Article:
You are hereBack to top
Take Up and Read: A Novel (The Lost Detective Trilogy #3) (Paperback)
"In Shimon Adaf's Lost Detective Trilogy, what begins as conventional mystery becomes by degrees a brilliant deconstruction not just of genre but of our own search for meaning. Both profound and compulsively readable, these books demand to be devoured." —Lavie Tidhar, author of By Force Alone
In the summer of 2014, at the height of the Gaza-Israel conflict, Elish Ben-Zaken met the poet and librarian Nahum Farkash in the border town of Sderot. They spoke only briefly, but in that brief encounter, Elish might have missed the key to unraveling the case of a Sderot woman who disappeared for two days, only to reappear with no memory of her time away.
In Take Up and Read, Shimon Adaf returns to Farkash’s story. Attempting to defend the legacy of the singer Dalia Shoshan—whose murder Elish investigated several years before—Farkash tries to impede the production of a new documentary about her life. Meanwhile, he reminisces about his past, reflecting on his experiences as a young religious boy growing up in Sderot.
Fourteen years later, in a militant Israel that has been distorted by catastrophic war, Elish’s niece and nephew are haunted by their uncle’s death and the failure of his 2014 investigation. As Tahel and Oshri conduct experiments in search of the truth, they draw near to the heart of a great conspiracy.
In this masterful conclusion to the Lost Detective Trilogy, Shimon Adaf brings together futuristic biotechnology, parallel universes, and Jewish mysticism. Take Up and Read addresses a central concern of the trilogy, interrogating humankind’s tenuous grasp on the boundaries of our selves, and the arbitrary connections between the body, consciousness, and perception.
About the Author
Shimon Adaf was born in Sderot, Israel, and now lives in Jaffa. A poet, novelist, and musician, Adaf worked for several years as a literary editor at Keter Publishing House and has also been a writer-in-residence at the University of Iowa. He leads the creative writing program and lectures on Hebrew literature at Ben-Gurion University of the Negev. Adaf received the Yehuda Amichai prize for Hebrew poetry (2010) for the collection Aviva-No; the Sapir Prize (2012) for the novel Mox Nox, the English translation of which, by Philip Simpson, won the Jewish Book Council's 2020 Paper Brigade Award for New Israeli Fiction in Honor of Jane Weitzman; and the I. and B. Newman Prize for Hebrew Literature (2017).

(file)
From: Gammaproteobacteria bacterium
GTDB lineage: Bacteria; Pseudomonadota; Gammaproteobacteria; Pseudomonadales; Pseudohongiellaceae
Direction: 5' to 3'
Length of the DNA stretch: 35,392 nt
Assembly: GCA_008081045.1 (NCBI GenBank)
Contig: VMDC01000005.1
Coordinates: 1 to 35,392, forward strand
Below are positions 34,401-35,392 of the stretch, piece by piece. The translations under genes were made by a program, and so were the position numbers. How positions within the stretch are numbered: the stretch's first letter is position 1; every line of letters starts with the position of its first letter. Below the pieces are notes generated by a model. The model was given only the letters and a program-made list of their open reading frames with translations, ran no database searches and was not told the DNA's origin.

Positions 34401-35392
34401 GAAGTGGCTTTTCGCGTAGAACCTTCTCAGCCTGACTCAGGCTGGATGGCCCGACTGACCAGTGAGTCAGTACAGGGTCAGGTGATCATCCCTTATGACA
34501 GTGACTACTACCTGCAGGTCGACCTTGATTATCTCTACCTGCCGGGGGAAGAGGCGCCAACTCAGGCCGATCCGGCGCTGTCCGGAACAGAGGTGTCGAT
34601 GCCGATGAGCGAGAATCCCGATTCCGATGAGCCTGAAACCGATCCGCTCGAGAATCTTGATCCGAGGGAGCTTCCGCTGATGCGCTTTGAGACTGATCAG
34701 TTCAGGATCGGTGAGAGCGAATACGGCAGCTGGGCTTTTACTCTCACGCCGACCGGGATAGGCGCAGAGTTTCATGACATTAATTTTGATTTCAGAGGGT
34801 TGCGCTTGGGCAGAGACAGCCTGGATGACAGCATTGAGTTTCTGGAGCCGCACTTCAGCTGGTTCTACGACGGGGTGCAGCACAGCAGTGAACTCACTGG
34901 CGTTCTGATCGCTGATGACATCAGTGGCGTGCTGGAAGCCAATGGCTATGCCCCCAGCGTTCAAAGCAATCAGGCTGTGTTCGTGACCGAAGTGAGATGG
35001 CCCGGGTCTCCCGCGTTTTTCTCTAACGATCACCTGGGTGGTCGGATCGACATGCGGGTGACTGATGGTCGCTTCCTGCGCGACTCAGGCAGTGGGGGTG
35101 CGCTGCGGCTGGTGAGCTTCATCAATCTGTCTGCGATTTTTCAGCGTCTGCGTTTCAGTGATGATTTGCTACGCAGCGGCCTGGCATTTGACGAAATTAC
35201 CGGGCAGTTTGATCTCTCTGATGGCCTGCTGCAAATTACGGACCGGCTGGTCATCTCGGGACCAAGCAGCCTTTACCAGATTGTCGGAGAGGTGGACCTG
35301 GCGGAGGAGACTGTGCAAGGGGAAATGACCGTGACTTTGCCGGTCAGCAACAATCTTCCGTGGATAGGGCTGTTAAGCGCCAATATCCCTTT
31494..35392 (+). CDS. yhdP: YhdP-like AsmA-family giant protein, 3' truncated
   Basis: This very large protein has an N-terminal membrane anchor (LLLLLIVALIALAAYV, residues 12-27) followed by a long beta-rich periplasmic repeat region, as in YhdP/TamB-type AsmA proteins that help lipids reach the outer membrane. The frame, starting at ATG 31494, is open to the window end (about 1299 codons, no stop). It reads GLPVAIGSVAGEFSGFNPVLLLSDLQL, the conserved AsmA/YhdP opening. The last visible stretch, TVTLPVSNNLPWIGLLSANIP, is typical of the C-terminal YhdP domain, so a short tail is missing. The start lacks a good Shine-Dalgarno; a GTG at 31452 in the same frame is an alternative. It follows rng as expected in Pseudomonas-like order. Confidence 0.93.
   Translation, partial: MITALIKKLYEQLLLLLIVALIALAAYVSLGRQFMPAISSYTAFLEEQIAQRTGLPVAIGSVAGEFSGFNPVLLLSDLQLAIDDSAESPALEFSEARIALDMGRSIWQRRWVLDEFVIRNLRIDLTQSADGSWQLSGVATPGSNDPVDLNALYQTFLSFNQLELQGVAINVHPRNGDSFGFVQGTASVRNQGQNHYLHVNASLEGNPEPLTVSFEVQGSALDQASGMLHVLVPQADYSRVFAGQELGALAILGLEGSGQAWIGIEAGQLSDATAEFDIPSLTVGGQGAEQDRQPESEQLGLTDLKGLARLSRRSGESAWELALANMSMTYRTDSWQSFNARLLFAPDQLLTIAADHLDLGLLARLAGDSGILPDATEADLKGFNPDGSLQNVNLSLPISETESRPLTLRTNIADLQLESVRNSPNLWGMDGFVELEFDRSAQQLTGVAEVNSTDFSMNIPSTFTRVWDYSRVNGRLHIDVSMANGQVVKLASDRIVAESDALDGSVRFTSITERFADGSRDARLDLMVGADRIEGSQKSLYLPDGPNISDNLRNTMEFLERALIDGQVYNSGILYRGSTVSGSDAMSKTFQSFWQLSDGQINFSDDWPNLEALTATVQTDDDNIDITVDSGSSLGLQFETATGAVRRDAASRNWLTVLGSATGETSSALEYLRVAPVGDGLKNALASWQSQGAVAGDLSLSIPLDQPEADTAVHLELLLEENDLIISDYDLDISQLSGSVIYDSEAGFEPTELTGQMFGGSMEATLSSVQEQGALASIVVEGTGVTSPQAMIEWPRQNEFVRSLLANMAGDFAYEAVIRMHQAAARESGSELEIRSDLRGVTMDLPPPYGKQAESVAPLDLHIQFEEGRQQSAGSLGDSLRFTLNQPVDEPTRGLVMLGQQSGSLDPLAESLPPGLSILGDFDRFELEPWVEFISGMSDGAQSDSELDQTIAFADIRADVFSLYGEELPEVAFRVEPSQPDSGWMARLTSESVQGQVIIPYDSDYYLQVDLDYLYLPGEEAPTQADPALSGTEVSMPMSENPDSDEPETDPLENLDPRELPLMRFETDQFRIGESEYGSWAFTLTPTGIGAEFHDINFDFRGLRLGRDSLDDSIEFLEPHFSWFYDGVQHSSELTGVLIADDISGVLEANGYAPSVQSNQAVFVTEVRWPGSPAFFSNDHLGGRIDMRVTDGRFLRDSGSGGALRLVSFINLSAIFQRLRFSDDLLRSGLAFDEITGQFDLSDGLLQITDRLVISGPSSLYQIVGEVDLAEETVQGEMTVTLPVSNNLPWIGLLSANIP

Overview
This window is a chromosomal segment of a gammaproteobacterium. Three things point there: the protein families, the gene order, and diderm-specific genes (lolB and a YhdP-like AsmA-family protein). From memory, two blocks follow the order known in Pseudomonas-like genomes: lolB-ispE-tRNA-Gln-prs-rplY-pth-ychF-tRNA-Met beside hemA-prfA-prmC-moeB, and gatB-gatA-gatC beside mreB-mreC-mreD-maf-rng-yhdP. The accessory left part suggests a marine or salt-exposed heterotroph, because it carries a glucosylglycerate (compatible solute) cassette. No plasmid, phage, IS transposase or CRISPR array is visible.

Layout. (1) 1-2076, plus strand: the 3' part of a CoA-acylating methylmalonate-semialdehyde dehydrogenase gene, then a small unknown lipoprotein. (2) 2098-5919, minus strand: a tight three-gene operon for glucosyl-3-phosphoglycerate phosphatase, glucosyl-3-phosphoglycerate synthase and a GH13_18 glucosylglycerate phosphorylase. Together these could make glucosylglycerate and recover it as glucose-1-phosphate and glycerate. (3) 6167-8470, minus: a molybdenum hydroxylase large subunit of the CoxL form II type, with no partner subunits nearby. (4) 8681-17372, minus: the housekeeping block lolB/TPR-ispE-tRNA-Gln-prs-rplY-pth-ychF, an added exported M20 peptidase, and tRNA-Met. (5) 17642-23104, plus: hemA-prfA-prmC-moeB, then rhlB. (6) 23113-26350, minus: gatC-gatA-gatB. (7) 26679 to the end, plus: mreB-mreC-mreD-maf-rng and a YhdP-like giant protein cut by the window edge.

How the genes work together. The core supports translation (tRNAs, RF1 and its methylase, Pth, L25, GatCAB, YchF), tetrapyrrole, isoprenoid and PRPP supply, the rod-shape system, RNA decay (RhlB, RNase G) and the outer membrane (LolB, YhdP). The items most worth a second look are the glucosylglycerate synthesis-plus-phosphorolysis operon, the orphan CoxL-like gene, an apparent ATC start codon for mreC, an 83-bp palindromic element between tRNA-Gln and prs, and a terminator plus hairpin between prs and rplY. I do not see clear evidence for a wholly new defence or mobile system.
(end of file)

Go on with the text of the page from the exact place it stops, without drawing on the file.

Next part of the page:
Yardenne Greenspan is a writer and Hebrew translator born in Tel Aviv and based in New York. Her translations have been published by Restless Books, St. Martin’s Press, Akashic, Syracuse University, New Vessel Press, Amazon Crossing, and Farrar, Straus and Giroux. Her translation of Yishai Sarid's novel The Memory Monster was selected as one of The New York Times 100 Notable Books of 2020. Yardenne’s writing and translations have appeared in The New Yorker, Haaretz, Guernica, Literary Hub, Blunderbuss, Apogee, The Massachusetts Review, Asymptote, and Words Without Borders, among other publications. She has an MFA from Columbia University and is a regular contributor to Ploughshares.
"Adaf concludes his epic Lost Detective Trilogy with an extraordinary blend of science fiction, crime, and high fantasy . . . As with the previous installments, Adaf’s rich characterizations are complemented by the clever prose. The result is an instant classic." —Publishers Weekly (starred review)
"Shimon Adaf is my literary hero, a fearless explorer with the endless curiosity of a child and the skill of an Old Master, combined to unleash strange and wonderful masterpieces on the world. In his Lost Detective Trilogy, what begins as conventional mystery becomes by degrees a brilliant deconstruction not just of genre but of our own search for meaning. Both profound and compulsively readable, these books demand to be devoured." —Lavie Tidhar, author of By Force Alone